"It's very difficult to drive down lending rates in a very short time, that's the root issue," said Zhou Hao, an economist at ANZ in Shanghai who specializes in the money market.
"Short-term injections can only calm market fears; not provide long-term liquidity to drive down interest rates."
Instead, the PBOC has turned to new tools such as short- and medium-term lending facilities (SLFs, MLFs), credit lines it extended directly to banks behind closed doors. These provide liquidity, but their opacity blunts their effectiveness in guiding funding costs for heavily indebted Chinese firms lower.
Finally, a reversal of the long trend of accumulating foreign exchange reserves, combined with the increasing reluctance of companies to hold on to a yuan that slid steadily against the dollar in 2014, have choked off a major supply of liquidity.
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"The traditional channel of injecting liquidity via FX reserve accumulation has been absent," wrote J.P.Morgan economist Zhu Haibin in a research note on Thursday, adding that foreign exchange reserves fell every month in the second half of 2014.
Chinese firms sold yuan to the tune of $19 billion in December, the most in seven years, according to Reuters calculations of official banking data.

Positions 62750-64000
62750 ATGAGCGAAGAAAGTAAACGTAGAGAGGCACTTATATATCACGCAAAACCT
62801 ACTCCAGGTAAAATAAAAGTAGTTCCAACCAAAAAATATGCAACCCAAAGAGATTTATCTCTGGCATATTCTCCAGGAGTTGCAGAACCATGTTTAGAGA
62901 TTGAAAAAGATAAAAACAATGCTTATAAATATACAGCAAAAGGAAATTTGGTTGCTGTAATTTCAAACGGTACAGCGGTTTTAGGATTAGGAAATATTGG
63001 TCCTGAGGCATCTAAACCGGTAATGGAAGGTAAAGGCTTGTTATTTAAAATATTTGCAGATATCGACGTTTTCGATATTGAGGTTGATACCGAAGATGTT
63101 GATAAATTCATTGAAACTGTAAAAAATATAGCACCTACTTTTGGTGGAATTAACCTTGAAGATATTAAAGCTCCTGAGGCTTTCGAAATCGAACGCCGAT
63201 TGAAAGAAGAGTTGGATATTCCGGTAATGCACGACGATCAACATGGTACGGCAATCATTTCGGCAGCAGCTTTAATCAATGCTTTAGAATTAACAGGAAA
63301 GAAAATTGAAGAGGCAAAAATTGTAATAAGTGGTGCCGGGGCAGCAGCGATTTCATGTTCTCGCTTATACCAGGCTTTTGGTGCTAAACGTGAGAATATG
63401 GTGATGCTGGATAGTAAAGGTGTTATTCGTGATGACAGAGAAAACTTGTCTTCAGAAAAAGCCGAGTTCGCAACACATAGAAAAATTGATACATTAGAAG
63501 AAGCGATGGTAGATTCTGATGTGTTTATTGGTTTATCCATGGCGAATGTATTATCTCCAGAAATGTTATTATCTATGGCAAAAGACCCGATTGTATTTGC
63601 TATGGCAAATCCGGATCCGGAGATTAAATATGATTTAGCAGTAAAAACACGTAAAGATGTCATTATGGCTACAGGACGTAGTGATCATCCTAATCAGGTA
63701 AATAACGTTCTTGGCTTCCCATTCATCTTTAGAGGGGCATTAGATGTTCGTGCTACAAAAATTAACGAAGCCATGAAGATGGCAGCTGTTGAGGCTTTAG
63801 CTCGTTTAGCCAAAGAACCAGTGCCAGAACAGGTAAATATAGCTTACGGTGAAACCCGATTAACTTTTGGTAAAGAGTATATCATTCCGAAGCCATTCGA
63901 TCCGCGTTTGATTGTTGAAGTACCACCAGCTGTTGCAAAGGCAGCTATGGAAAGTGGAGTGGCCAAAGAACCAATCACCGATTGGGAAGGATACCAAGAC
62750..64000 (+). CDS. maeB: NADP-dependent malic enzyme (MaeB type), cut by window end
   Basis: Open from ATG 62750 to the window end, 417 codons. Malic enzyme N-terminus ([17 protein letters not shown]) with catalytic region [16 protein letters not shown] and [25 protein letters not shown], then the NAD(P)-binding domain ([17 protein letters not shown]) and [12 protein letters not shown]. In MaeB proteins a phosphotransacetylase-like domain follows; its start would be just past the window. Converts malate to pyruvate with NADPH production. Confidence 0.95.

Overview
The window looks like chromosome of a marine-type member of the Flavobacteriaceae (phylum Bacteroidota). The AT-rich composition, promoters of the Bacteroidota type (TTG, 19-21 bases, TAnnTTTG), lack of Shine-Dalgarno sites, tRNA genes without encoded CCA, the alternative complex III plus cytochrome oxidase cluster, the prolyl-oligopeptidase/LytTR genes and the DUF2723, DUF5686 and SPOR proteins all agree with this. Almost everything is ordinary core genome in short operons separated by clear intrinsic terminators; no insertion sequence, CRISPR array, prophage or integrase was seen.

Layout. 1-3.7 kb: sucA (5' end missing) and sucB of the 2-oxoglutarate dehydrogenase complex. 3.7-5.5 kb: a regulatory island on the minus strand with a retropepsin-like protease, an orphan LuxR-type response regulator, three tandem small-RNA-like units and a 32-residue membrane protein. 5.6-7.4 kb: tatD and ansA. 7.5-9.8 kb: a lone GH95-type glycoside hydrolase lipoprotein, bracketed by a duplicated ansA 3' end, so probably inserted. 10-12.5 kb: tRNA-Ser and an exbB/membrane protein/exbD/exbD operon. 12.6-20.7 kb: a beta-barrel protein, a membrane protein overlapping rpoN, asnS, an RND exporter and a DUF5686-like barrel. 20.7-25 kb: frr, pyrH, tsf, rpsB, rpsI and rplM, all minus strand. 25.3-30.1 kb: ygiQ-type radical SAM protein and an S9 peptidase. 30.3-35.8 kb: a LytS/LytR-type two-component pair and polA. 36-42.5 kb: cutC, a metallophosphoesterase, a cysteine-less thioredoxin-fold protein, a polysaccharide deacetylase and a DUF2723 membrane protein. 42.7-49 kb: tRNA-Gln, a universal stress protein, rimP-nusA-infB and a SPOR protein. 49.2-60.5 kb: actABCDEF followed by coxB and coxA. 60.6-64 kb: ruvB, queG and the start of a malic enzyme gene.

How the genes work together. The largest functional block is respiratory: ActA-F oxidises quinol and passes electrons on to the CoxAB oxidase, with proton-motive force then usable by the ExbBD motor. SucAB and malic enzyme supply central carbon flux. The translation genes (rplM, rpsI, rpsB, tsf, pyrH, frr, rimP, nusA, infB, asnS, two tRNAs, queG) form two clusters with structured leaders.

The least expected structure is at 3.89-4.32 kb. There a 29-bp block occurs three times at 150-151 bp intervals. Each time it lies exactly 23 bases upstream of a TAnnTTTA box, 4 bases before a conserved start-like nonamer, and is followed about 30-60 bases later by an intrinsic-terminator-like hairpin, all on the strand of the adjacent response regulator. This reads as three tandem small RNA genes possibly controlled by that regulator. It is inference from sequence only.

Banks' corporate clients offloaded yuan in favor of dollars to protect themselves from exchange rate losses linked to a rising U.S. currency.
Such risks have intensified as more Chinese firms, locked out of China's squeezed capital markets, have turned to borrowing in dollars offshore.
The problem is capital outflows.
Rising yields on dollar assets and a weakening yuan have diminished investor interest in holding yuan-denominated assets, while reforms have made it easier for capital to leave the country in search of better returns.
"Cross-border capital flows aren't creating much base money for the Chinese banking system," said a senior trader at a major Chinese state-owned bank in Shanghai.
Inbound portfolio flows have also shown signs of drying up of late.
In addition to the poor take-up of the Hong Kong-Shanghai stock connect program, which allows foreigners to buy Chinese stocks directly, data from Markit shows that China-exposed ETFs saw massive outflows in the fourth quarter, even as mainland indexes rose north of 50 percent.
Reuters Lipper IM data showed a similar trend among ETFs specifying China as their investment target, with the average fund seeing outflows of 275 million Chinese yuan renminbi ($44.3 million) in December, with total outflows more than 34 billion yuan that month.